We had communicated for the last six to eight weeks with manufacturers of vaccines about our criteria or emergency use authorization, which ultimately ended up in that document. It was our obligation to make sure that we provided that information so it could be discussed with the experts on that committee.
Bloomberg: There was a reaction from the White House about this, though, either because of what FDA did or from the resulting media coverage about how it would push back a vaccine past the election. President Donald Trumpaccused the FDA of “just another political hit job” and tagged you in his tweet.
Hahn: Do you have a question?
Bloomberg: I want to get your reaction to that. You’ve talked about making sure the public doesn’t think this is a politicized process. Is the horse-race analysis on if a vaccine will be ready, for example by election day, by the president and others, unhelpful?
Hahn: We have consistently, and will consistently, follow our procedures and processes that our career scientists have determined is the best way to proceed. This is, from FDA’s perspective, not a politicized process. Of course we’re concerned that the public feels that this may be politicized, but I want to reassure the public that it is not.
Bloomberg: There was another poll that came out yesterday showing increased skepticism of a vaccine. You’ve said, repeatedly, that science will guide any assessment of a vaccine. But you’re just one voice. What needs to happen to restore public confidence?
Hahn: Having a conversation like this with you is helpful. The broader the audience that FDA can reach, the better that will be.
At the end of the day, from FDA’s perspective, being transparent about what criteria we’re going to use and transparent about the process, and then following that when an application comes to us, that will be very important. The process will be followed and the American people will see that we will be transparent. We would like that to instill further confidence in the process, but more importantly in any vaccine that might or might not be authorized or approved.
Bloomberg: There’s a first meeting of the FDA’s vaccine advisory committee in about a week. Do you expect to have an application by then?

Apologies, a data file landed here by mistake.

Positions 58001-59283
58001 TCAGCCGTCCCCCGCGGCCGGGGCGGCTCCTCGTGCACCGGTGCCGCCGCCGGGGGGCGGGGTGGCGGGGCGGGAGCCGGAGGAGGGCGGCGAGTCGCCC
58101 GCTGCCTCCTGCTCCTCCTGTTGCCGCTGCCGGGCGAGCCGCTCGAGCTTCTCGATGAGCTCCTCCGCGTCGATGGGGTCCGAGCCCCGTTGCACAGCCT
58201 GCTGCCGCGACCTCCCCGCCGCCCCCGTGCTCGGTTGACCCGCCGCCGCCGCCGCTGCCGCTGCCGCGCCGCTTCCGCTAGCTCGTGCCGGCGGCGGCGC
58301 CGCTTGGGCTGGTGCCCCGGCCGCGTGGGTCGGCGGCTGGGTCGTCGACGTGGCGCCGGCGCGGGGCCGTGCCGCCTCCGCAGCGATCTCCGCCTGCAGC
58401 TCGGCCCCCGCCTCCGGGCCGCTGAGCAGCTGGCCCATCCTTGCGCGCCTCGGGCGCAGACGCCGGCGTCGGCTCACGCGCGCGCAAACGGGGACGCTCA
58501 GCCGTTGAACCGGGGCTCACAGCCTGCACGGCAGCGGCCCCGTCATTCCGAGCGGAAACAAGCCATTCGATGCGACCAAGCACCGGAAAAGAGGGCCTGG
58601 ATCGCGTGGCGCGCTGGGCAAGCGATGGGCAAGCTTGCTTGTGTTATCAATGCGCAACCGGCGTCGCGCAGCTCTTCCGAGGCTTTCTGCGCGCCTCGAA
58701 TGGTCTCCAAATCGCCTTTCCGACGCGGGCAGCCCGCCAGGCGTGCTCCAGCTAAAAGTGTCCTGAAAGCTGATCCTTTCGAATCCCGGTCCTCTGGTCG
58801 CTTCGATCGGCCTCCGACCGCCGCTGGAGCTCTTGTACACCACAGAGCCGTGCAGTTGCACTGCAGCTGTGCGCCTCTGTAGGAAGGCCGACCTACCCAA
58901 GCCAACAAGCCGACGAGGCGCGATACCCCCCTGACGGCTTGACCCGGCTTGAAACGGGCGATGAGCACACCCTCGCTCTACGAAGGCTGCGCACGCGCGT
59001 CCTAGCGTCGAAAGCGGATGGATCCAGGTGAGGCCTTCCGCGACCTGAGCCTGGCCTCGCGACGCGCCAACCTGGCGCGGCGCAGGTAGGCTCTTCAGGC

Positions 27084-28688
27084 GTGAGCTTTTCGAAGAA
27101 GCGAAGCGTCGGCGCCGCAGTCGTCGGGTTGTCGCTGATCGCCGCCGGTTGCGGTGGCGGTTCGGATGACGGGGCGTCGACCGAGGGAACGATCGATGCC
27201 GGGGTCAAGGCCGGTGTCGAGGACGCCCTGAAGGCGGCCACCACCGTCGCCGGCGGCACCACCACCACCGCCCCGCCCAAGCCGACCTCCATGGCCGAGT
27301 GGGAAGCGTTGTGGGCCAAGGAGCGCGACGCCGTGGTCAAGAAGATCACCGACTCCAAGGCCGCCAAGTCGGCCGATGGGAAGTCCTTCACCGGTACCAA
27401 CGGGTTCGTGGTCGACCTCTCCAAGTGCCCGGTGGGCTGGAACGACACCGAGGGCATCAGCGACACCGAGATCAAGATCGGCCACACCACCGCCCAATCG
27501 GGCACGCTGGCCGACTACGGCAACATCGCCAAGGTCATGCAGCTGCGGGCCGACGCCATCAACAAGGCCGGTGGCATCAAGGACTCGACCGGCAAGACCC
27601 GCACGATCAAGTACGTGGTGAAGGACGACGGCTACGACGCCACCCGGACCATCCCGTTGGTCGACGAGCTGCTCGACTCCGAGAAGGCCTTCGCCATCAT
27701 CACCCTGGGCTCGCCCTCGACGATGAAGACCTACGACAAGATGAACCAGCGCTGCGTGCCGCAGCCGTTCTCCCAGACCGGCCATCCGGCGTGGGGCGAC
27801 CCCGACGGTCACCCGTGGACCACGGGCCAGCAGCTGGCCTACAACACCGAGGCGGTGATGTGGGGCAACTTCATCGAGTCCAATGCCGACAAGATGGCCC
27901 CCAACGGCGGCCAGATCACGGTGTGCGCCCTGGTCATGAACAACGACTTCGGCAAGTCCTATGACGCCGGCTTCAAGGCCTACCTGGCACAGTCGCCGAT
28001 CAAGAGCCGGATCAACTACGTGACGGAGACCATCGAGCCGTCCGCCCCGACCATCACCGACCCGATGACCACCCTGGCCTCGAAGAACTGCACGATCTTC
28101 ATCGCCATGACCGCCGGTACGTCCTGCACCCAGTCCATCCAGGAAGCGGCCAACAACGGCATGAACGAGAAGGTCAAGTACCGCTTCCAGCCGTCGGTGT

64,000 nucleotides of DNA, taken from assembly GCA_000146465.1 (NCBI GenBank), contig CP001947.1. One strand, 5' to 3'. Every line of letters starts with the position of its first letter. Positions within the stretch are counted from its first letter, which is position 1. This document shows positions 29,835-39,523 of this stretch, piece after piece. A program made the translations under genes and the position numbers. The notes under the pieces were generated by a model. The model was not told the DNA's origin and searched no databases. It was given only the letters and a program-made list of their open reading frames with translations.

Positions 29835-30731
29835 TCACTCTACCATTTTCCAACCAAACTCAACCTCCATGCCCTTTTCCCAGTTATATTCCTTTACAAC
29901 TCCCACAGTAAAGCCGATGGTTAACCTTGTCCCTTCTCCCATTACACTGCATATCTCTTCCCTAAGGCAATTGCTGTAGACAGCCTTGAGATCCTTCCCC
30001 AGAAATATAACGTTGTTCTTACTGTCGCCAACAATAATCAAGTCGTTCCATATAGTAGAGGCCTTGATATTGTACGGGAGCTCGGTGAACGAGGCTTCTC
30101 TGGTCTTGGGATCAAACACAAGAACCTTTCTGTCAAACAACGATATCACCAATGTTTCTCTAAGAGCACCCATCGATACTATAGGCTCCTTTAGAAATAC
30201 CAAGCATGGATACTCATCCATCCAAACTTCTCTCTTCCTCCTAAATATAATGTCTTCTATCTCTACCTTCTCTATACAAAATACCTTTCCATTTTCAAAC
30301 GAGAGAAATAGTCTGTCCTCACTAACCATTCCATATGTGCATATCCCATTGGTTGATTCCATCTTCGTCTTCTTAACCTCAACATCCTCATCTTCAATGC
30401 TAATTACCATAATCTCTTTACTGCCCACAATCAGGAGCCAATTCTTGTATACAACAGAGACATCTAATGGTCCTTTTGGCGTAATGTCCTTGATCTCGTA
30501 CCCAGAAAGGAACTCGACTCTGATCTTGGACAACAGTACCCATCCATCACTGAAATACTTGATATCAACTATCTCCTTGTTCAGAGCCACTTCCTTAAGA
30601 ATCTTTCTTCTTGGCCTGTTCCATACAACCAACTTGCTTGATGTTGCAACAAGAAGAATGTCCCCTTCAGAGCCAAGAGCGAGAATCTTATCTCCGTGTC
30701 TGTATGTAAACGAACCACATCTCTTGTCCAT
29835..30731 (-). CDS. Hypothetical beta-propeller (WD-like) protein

Hahn: I can’t predict that. When the companies decided that their data are mature, we will have that conversation. We’re prepared. Everybody wants this to be done in an expeditious way. But as I’ve said before, we’re going to follow our procedures. We’re not going to cut corners.
Bloomberg: How quickly could you move once you have a vaccine application?
Hahn: It really depends on the data. Biological license application reviews can take months. Thousands, if not tens of thousands, of pages. We don’t just look at a scientific paper or a press release. We actually look at the raw data and analyze it on our own. So it can take some time.
We have all hands on deck. If an application were to come to us that demonstrates that potentially tens of thousands, if not hundreds of thousands of lives, could be saved, we have every interest and intention to work quickly get that product to the American people, while paying very close attention to the safety.
Bloomberg: One last question. There’s an election next month, and a potential change in administration. You might only have a few months left in your tenure. What’s left on your agenda that you want to get done?
Hahn: First, data modernization. Congress has been very generous in allocating funds for this. You’ve seen throughout the pandemic how real world evidence has helped inform decisions around diagnostics and therapeutics. It will help us if a vaccine is authorized, how we assess safety after an authorization.
The second is what we’ve referred to over a number of years as advanced manufacturing. It touches drug shortages, drug quality, supply chain issues. Having manufacturing redundancy in our supply chain, we all saw how that was an issue early on during the pandemic. How can we help with incentives for advanced manufacturing and to stimulate domestic manufacturing? It’s going to be very important.
We have had incredibly successful year recruiting people to FDA. Obviously we have a huge workload,
it’s been doubled during COVID-19 and we made a special emphasis to recruit people who have expertise in issues like data management, data access.
Bloomberg: Thank you for taking the time to speak with me this morning.
Hahn: You bet, my pleasure as well.
— With assistance by Anna Edney